... lines of the ancient chaussees across its dreary expanse, of the dome of St Peter's alone rising in solitary majesty over its lonely hills, forcibly impress the mind, and produce an impression which no subsequent events or lapse of time are able to efface. At this moment the features of the scene, the impression it produces, are as present to the mind of the writer as when they were ...
— Blackwoods Edinburgh Magazine, Volume 59, No. 365, March, 1846 • Various

... exhibitions are calculated to do great mischief; for, if no other evil ensued, it is one of no small consequence to sour the mind of the Queen still more against the whole Tory party, and fasten upon her an impression which it will be difficult to efface, that she is odious and her authority contemptible in their eyes, so long as she is unfavourable to them, and commits herself to other hands than theirs. Peel is to be pitied for having to lead such an unruly and unprincipled faction. Everything seems disjointed, ...
— The Greville Memoirs (Second Part) - A Journal of the Reign of Queen Victoria from 1837 to 1852 - (Volume 1 of 3) • Charles C. F. Greville

... The meaning of that, doubtless, is, that every time He had to act or speak, He first effaced Himself; then left it to the Father to think, to will, to act, to be everything in Him. Similarly, when we are called upon to do any act, or speak any word, we must first efface ourselves in presence of Jesus; and after having suppressed in ourselves, by an act of the will, every wish, every thought, every act of our own self, we are to leave it to Jesus to manifest in us His will, His wisdom, His power. Then it is that we live by Him, as He lives by ...
— Holy in Christ - Thoughts on the Calling of God's Children to be Holy as He is Holy • Andrew Murray

... vague people who possess the power of becoming invisible at will. They fade in and out of the house like wraiths: their one object in life appears to be to efface themselves as much as possible. Madame refers to them as "refugies"; this the sophisticated Mr. Cockerell ...
— All In It K(1) Carries On - A Continuation of the First Hundred Thousand • John Hay Beith (AKA: Ian Hay)

... switching of the first order he would go down to the lade and cool his hands in the running water. It was an interesting spectacle to see four able-bodied sinners, who yesterday had given themselves to the study of Nature, now kneeling together, to efface their penalty in our waters of Lethe; but you must remember that they made no moan before the boys, and no complaint against the master. The school received them with respect when they came out, and Speug would indicate ...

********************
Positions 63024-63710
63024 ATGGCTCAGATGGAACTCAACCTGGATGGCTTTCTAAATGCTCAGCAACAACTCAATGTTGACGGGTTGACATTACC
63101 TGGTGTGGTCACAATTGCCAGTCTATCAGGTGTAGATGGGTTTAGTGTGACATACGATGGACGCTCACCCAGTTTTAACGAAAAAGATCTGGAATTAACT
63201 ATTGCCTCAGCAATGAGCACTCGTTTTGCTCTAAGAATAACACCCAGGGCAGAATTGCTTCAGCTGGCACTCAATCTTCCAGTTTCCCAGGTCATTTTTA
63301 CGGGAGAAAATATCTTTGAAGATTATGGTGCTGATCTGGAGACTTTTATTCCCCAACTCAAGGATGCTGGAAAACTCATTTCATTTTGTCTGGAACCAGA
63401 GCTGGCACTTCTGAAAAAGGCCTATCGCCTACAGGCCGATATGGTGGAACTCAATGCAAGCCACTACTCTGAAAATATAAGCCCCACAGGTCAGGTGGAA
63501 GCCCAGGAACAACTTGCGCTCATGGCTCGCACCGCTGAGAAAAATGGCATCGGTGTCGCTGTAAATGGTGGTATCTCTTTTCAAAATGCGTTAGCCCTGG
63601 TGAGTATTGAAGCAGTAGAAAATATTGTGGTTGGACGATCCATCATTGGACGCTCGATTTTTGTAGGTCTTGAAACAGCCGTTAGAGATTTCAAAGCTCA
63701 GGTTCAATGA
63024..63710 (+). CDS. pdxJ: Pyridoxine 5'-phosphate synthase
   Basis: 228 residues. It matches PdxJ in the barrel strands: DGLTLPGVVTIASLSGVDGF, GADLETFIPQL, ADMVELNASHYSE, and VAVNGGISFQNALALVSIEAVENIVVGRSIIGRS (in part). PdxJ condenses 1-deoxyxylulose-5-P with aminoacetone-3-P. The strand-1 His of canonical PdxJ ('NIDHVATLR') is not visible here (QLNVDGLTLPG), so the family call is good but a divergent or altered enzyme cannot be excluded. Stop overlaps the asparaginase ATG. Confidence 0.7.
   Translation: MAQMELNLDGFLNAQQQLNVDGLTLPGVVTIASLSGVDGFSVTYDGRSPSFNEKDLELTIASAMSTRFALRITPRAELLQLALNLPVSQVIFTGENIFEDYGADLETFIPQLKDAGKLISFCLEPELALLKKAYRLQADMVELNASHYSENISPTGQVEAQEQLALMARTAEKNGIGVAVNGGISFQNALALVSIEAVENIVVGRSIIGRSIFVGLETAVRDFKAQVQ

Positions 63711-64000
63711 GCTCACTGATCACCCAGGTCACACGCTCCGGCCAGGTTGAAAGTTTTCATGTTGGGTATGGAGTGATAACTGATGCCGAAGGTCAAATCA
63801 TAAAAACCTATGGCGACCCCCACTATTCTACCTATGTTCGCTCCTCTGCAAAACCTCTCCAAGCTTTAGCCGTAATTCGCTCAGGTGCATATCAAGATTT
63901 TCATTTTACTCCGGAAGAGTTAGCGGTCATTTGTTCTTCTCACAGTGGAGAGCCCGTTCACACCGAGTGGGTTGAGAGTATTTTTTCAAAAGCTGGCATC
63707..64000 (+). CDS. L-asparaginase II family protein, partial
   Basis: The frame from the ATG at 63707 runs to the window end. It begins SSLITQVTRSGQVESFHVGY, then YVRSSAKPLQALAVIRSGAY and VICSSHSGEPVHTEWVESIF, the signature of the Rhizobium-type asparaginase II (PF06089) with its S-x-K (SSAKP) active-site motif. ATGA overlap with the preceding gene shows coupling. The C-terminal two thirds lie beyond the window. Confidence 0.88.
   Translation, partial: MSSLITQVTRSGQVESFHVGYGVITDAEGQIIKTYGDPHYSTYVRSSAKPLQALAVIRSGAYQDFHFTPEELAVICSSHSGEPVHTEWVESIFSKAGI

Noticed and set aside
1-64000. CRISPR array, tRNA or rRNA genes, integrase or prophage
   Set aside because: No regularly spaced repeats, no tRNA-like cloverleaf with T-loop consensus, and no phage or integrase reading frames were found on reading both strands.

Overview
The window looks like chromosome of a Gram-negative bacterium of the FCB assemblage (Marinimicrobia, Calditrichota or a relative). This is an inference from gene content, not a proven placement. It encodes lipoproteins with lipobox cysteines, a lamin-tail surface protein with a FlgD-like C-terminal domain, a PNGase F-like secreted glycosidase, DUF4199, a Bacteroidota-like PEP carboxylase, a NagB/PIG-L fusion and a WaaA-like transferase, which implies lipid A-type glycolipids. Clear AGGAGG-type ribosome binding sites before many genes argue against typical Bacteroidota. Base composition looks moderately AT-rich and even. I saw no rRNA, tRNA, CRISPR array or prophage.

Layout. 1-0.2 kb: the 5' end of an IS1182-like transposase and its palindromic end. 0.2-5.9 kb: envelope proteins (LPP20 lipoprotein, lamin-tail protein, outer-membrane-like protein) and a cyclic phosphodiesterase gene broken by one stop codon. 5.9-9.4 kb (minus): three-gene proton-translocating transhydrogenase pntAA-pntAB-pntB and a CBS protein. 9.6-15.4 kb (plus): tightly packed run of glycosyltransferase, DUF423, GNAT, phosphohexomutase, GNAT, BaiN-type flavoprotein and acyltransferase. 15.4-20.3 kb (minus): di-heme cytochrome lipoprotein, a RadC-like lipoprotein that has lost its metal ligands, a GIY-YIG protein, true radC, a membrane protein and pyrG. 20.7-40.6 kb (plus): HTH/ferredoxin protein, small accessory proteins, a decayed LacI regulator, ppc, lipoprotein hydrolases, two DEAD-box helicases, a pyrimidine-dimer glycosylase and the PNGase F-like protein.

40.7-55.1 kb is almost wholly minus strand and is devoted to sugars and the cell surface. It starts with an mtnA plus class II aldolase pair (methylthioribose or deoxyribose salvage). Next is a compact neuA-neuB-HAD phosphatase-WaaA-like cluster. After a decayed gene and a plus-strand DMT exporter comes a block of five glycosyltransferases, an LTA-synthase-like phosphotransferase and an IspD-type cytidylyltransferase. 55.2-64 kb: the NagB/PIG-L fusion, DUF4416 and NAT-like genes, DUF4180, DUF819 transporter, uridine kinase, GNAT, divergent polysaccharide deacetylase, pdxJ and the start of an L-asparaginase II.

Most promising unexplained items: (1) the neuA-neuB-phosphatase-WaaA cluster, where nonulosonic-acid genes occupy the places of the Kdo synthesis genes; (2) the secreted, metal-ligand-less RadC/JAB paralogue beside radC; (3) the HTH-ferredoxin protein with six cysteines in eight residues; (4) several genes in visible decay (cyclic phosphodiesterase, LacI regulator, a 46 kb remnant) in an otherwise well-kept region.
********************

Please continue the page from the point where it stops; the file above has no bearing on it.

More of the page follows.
— Young Barbarians • Ian Maclaren

... attention. Like children, we held each other's hands; in fact, we could hardly have made a dozen steps had we walked arm in arm. The path which led to Batz was not so much as traced. A gust of wind was enough to efface all tracks left by the hoofs of horses or the wheels of carts; but the practised eye of our guide could recognize by scraps of mud or the dung of cattle the road that crossed that desert, now descending towards the sea, then rising landward according ...
— A Drama on the Seashore • Honore de Balzac

... "Them ducks can fly, they can fly miles, but they don't know it." "One reason why women do not vote," she said, "is the entire self-effacement of many, and another is the kindness of many men. These are lovely traits but they may be misapplied. Women sometimes efface themselves to an extent that is bad for their men as well as themselves, and men out of mistaken kindness shield their women from responsibilities that it would be better for them to have." Mrs. Virginia D. Young (S. C.), owner, manager and editor of a weekly paper in Fairfax, announced her speech ...
— The History of Woman Suffrage, Volume V • Ida Husted Harper

... Buddha fades before the perfection of the sermons and parables of the Christ. The birth, ministry, transfiguration, and passing of Gotama are marvels which, however exquisite, the wholly spiritual apparitions of the Lord efface. ...
— The Lords of the Ghostland - A History of the Ideal • Edgar Saltus

... rather than from joy. When one is becoming old, as I am and I look on the long life behind me, a life of storm and stress, of difficulties and efforts, I see something of the great lessons pain can teach. Out of my life story could efface without regret everything that it has had of joy and happiness, but not one pain would I let go, for pain is ...
— An Introduction to Yoga • Annie Besant

... you that I have cut away in the text none of my vowels by apostrophes. When I say 'To efface,' wanting two-syllable measure, I do not write 'T' efface' as in the old fashion, but 'To efface' full length. This is the style of the day. Also you will find me a little lax perhaps in metre—a freedom which is the result not of carelessness, ...
— The Letters of Elizabeth Barrett Browning (1 of 2) • Frederic G. Kenyon